Electric pet collars are to be banned in England.
Environment Secretary Michael Gove said the “punitive” collars “are causing harm and suffering to our pets.”
They are already banned in Wales and Scotland is preparing to ban them as well.
Collars can be used to modify certain behaviors in animals, such as excessive barking or wandering beyond property lines.
The pet owner can administer a small electric shock through the collar when unwanted behavior occurs.
Mr Gove said: “We are a nation of animal lovers and the use of punitive shock collars causes harm and suffering to our pets.
“This ban will improve animal welfare and I urge pet owners to use positive reward training methods instead.”
The ban has been welcomed by some animal welfare groups such as the Dogs Trust.
Dr Rachel Casey, Director of Canine Behavior Research at the Dogs Trust, said: ‘Scientific research has shown that electronic devices that deliver an aversive stimulus have a negative impact on the welfare of dogs, so this ban will have a major positive impact for dogs in the UK. “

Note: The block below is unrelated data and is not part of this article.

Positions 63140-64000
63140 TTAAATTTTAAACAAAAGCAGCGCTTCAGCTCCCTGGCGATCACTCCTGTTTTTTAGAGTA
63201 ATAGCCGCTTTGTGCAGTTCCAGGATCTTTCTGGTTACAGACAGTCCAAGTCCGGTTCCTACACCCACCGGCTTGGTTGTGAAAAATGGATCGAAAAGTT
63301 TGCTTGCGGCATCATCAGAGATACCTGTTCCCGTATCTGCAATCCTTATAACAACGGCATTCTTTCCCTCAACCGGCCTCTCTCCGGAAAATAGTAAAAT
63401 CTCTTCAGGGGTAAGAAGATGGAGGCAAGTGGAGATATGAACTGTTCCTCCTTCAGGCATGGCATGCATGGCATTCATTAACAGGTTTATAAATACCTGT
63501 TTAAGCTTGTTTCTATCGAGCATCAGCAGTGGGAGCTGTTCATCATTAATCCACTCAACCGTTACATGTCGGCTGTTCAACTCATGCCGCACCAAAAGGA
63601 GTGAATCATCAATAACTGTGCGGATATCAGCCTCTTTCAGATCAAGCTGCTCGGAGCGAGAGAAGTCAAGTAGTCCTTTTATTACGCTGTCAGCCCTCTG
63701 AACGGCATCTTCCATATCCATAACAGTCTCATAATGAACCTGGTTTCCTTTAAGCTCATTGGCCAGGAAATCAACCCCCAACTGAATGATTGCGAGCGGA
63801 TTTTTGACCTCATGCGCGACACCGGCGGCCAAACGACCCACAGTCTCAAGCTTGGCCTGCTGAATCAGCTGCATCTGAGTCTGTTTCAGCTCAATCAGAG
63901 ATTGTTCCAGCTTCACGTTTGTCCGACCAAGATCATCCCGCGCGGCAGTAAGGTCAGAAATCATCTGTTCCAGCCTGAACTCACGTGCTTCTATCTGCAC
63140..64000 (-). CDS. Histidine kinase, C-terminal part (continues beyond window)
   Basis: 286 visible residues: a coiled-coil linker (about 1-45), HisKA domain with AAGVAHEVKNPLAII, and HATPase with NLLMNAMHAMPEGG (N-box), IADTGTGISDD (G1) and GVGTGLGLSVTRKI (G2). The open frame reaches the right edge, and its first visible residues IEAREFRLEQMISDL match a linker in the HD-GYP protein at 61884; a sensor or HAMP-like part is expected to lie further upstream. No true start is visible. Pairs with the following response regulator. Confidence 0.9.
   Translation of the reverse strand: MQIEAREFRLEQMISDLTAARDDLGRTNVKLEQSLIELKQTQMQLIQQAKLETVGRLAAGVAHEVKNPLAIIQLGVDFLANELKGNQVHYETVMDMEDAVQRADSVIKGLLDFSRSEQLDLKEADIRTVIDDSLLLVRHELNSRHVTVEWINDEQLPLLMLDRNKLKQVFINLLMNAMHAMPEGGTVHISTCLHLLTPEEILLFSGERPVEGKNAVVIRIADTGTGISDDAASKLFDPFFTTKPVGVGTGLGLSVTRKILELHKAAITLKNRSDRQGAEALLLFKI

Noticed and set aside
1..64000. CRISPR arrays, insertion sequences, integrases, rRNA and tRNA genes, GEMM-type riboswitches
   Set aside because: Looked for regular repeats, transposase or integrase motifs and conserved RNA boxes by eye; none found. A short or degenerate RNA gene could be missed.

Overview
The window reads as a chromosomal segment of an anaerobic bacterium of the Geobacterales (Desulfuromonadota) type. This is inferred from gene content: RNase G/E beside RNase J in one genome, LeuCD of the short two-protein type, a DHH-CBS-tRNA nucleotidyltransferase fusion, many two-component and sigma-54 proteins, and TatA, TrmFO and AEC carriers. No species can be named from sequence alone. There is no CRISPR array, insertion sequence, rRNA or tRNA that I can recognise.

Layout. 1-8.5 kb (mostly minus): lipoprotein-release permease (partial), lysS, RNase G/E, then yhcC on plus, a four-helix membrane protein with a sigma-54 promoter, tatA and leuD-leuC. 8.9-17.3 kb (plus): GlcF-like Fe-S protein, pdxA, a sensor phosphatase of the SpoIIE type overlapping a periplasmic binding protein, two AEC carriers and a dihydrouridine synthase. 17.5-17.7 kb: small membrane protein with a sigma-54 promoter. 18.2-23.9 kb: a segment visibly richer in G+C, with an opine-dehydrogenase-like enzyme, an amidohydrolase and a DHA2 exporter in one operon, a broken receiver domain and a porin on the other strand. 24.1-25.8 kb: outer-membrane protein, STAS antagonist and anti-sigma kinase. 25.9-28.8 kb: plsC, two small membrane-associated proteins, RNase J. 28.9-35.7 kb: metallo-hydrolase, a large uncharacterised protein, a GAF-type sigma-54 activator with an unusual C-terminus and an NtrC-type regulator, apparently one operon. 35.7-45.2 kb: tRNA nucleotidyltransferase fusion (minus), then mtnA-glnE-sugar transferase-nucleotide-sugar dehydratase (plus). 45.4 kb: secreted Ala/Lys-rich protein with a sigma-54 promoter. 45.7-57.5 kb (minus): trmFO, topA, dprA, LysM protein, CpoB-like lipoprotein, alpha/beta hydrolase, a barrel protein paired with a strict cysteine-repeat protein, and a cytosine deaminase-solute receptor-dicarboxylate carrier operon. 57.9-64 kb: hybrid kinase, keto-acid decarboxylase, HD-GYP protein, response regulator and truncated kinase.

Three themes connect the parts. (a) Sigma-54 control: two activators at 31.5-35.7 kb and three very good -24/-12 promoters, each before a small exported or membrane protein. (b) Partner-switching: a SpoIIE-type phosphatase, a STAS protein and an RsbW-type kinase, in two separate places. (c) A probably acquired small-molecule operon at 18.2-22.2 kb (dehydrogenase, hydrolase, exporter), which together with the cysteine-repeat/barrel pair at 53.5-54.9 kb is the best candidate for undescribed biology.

However, other groups said the ban was a mistake and accused Mr Gove of ignoring his own department’s research.
A letter sent by the Department of Environment, Food and Rural Affairs (DEFRA) to the Royal Veterinary College in February, consulted by the Press Association, suggested that there was not enough evidence to support a prohibition.
Ian Gregory, a lobbyist for pet collars, said Mr. Gove should not be swayed by “anecdotal” issues with the devices.
“The hundreds of thousands of dog owners using a remote trainer do not deserve to be criminalized,” he said.